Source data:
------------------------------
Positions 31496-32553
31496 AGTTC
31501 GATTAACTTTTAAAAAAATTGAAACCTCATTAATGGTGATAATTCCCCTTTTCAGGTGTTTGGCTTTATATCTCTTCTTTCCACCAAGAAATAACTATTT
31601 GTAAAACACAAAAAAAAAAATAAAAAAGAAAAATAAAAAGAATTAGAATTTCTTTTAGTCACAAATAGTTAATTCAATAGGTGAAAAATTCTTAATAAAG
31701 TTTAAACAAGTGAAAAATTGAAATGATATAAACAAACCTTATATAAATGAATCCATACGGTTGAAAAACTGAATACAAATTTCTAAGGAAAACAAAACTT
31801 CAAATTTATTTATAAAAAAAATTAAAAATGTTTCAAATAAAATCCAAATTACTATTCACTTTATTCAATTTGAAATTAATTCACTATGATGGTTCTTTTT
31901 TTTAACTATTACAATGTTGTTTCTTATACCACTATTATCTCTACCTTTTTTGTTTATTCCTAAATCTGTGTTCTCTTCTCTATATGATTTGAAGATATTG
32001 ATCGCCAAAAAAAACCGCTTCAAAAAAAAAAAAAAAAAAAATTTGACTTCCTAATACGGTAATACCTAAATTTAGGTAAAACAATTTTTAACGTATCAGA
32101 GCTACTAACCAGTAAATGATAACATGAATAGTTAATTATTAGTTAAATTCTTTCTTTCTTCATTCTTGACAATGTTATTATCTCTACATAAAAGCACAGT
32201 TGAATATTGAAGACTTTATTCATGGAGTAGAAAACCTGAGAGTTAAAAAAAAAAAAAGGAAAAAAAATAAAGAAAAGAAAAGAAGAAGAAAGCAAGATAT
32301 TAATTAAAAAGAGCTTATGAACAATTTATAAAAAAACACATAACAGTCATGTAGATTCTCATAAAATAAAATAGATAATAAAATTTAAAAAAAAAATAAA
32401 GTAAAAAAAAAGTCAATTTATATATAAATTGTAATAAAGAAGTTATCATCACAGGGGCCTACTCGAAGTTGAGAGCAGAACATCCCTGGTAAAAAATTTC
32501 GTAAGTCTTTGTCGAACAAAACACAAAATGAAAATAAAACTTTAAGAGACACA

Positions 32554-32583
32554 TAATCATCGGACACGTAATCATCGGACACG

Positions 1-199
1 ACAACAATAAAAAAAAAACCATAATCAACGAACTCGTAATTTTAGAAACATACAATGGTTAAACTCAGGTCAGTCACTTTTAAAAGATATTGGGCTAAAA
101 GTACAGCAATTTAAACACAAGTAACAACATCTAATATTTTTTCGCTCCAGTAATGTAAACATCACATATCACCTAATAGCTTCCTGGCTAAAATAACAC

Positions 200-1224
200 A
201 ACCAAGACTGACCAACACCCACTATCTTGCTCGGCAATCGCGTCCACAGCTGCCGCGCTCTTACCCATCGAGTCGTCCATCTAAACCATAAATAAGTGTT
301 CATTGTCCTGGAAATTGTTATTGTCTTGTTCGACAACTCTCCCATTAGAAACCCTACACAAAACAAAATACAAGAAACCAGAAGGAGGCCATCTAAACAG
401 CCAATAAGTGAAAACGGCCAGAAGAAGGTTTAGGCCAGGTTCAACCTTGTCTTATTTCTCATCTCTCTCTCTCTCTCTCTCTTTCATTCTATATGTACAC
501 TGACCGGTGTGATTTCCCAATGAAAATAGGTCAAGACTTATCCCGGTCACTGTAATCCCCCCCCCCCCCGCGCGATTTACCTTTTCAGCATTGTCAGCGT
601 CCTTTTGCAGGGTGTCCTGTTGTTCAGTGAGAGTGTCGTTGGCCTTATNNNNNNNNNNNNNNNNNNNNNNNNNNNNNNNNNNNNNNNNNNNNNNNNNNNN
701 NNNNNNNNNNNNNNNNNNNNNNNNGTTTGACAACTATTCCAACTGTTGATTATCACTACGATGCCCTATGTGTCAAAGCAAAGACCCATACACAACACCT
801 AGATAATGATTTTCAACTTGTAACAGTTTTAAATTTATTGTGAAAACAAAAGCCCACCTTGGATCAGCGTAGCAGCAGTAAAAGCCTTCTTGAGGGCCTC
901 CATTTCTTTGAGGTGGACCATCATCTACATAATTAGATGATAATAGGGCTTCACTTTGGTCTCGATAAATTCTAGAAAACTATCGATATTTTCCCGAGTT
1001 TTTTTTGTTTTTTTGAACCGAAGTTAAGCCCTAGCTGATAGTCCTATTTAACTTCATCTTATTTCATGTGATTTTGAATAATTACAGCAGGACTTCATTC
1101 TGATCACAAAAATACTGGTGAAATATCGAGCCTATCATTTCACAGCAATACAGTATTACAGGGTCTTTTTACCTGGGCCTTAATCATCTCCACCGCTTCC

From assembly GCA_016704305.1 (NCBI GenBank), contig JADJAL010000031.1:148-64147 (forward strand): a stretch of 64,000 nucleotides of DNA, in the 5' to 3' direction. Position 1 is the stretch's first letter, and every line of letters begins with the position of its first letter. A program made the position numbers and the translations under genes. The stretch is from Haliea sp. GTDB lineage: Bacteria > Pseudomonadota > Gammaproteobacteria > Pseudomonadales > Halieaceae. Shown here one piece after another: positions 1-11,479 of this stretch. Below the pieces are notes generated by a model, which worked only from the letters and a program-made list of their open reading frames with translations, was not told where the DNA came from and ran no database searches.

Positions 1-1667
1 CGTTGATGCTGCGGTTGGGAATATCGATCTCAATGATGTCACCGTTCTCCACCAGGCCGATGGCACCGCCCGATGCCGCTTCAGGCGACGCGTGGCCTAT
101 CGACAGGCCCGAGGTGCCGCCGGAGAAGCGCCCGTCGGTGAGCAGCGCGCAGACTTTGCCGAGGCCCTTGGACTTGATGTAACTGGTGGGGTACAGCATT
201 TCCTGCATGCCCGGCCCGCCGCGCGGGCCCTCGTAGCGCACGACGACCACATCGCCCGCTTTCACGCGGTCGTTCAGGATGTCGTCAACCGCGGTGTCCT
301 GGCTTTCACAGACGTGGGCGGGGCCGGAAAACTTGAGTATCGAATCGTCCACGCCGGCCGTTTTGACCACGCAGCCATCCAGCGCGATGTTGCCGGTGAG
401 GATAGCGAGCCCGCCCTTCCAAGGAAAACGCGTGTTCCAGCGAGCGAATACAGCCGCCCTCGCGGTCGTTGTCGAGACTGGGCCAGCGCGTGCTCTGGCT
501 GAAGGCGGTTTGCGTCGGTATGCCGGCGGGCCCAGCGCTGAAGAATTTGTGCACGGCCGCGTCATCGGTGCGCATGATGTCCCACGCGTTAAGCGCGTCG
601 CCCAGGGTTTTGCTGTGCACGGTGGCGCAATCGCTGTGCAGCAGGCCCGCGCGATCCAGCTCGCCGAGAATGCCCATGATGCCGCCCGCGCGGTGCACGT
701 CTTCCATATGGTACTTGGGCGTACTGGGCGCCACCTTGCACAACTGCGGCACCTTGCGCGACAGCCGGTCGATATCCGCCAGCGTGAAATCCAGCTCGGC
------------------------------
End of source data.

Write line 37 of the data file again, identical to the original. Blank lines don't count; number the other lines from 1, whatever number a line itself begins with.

401 GATAGCGAGCCCGCCCTTCCAAGGAAAACGCGTGTTCCAGCGAGCGAATACAGCCGCCCTCGCGGTCGTTGTCGAGACTGGGCCAGCGCGTGCTCTGGCT